Edmund Burke

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    Edmund Burke wrote the Reflections on the Revolution in France in 1970 to express his opinions regarding the shift of French society and it’s politics. In his letter, three key themes are reinforced throughout: the importance of tradition; loyalty to the sovereign; and the lack of value private property has. These themes are explored within his argument against the revolution. Throughout the course of his letter, Burke discusses the importance of remaining true to the traditions that have been established prior to the revolution. Within the Reflection, Burke states that “You all had these advantages in your ancient states, but you chose to act as if you had never been moulded into civil society and had everything to begin anew.” P.g 30. Burke is arguing that because of tradition a foundation was built, one that was effective for centuries that governed France and because of the revolution the people decided to topple such a foundation, which leads Burke to observe them as uncivilized in their actions and choices. Burke is attempting to convey that the people should use the resources that they already had instead of reconstructing new ideas which will only…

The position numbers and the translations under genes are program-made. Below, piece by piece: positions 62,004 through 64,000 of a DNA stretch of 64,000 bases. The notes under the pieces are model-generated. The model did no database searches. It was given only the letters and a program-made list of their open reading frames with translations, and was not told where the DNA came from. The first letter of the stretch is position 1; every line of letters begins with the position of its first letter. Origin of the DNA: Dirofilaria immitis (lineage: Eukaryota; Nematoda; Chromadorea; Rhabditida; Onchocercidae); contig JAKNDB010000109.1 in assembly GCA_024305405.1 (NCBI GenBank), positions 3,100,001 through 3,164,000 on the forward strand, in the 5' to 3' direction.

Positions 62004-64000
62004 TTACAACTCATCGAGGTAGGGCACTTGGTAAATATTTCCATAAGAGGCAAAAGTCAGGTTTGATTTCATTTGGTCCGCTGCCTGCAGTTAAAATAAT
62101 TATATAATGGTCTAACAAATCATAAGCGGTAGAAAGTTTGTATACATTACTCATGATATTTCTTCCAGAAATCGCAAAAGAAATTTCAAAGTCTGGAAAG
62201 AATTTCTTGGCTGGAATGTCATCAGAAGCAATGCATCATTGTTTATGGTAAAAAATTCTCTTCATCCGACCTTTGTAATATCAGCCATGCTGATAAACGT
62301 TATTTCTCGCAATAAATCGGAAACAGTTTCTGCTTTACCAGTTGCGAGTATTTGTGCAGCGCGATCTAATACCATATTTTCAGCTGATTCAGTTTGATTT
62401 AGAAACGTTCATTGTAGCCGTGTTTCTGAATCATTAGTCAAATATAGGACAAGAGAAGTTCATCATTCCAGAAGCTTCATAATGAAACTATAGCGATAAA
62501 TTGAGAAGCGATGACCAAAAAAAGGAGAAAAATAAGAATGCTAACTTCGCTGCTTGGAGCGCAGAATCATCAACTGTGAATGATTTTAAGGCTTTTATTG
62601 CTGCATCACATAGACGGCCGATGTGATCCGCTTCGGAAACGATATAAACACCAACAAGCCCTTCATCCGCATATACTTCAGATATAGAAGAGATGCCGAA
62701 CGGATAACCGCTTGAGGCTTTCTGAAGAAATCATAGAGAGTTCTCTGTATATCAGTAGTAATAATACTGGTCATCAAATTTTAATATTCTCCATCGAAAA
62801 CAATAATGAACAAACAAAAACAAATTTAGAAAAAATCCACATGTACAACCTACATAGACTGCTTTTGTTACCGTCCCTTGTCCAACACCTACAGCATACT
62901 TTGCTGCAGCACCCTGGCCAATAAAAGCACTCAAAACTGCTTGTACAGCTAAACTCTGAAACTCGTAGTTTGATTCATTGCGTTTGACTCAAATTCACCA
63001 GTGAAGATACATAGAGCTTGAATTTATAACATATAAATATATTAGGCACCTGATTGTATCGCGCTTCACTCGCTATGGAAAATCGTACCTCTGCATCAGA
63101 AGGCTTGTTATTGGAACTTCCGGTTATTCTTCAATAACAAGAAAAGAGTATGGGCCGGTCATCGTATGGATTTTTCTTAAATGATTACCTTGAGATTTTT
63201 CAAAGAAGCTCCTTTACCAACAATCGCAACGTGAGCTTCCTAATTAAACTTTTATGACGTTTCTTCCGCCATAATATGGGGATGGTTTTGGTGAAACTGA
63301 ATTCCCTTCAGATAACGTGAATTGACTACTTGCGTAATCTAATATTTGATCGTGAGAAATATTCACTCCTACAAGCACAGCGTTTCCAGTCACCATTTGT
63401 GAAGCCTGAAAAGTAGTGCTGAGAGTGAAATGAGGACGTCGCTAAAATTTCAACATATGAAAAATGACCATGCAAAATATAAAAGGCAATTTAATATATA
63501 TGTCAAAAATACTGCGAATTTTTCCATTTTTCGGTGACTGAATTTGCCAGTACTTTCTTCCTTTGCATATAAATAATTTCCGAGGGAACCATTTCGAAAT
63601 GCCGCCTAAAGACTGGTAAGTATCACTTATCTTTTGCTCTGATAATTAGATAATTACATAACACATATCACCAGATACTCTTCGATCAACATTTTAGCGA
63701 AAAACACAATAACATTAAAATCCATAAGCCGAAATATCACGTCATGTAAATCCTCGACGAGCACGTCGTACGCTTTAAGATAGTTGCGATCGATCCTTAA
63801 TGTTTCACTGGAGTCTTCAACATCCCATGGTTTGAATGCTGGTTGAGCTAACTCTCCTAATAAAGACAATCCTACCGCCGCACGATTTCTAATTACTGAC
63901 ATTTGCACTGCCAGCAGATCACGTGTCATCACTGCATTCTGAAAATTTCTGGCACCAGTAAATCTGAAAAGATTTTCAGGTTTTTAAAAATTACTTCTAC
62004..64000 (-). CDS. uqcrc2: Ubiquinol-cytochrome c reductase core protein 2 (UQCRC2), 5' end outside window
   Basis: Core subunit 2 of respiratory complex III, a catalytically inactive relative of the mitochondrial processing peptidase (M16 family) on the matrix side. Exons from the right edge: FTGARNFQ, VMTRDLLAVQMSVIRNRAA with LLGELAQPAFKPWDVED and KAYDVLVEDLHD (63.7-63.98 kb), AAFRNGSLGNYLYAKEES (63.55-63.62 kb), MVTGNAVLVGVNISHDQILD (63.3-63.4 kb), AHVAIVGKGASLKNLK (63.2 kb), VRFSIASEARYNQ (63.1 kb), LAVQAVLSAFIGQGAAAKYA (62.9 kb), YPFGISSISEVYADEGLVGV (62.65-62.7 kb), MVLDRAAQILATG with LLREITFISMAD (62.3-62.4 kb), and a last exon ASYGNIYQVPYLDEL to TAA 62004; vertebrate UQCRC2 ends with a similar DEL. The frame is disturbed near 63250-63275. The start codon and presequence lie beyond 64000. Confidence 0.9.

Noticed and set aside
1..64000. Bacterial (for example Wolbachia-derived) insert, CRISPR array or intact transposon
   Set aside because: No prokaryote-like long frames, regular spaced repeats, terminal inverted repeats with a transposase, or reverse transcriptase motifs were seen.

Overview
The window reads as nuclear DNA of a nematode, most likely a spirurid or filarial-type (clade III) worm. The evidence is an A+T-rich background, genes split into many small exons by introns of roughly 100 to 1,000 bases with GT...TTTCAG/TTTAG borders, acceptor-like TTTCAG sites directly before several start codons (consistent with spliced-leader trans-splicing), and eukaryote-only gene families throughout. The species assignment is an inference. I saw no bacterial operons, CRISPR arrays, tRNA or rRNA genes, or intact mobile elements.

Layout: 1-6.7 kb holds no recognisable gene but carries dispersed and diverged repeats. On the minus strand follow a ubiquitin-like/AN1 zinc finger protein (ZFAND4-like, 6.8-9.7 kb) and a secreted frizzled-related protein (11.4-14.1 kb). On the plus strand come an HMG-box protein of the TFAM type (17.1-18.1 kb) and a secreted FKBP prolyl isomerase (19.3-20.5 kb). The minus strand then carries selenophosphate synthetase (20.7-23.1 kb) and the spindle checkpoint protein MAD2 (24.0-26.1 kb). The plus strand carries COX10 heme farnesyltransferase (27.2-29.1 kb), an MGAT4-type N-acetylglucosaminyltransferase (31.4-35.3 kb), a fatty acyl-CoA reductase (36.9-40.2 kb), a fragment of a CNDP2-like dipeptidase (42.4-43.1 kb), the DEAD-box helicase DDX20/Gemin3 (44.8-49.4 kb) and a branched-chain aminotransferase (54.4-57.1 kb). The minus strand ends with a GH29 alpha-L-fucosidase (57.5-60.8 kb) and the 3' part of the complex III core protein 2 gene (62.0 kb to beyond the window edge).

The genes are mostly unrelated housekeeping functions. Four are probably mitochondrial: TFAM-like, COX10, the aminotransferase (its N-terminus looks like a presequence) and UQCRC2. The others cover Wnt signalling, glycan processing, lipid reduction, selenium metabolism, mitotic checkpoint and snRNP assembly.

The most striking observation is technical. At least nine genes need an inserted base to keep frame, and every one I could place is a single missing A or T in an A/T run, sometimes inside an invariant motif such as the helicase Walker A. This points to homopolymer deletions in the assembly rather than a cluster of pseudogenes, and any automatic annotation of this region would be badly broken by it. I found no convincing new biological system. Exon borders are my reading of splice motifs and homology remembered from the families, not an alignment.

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    Edmund Burke Sublime

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    Summary Edmund Burkes work entitled, A Philosophical Inquiry into the Origins of Our Ideas of the Sublime and Beautiful (1770) is an examination of human passions and sensations, specifically what they are and how they are represented with a focus on the sublime. Burke describes the sublime as a quality that evokes feelings of pain, danger and terror, a product of the strongest of emotions including awe, dread and fear which can be experienced by individuals (Burke, 1770). Burke suggests they…

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    The French Revolution was a revolution that swept through the lands of France, bringing forth ideas that soon question the old ideals of the citizens of France. Though many seem to generalize the French Revolution as the revolution that wanted to bring change to the old monarchy system, however there were also other ideas and perspectives that were created from the French Revolution. We can see these perspectives and ideas through the writings of contemporary observers such as Olympe de Gouges,…

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    Manipulation and Control in Colonial Leadership: Hoodwinking William Pitt the Younger The satirical caricature East India Stocks published in London in 1788 portrays an assortment of characters, referring to corruption and embezzlement of the East India Company stocks by the people in authority, specifically that of Henry Dundas, a lord advocate under George III, who would later become the president of the Board of Control. Although William Pitt the Younger, the English Prime Minister from…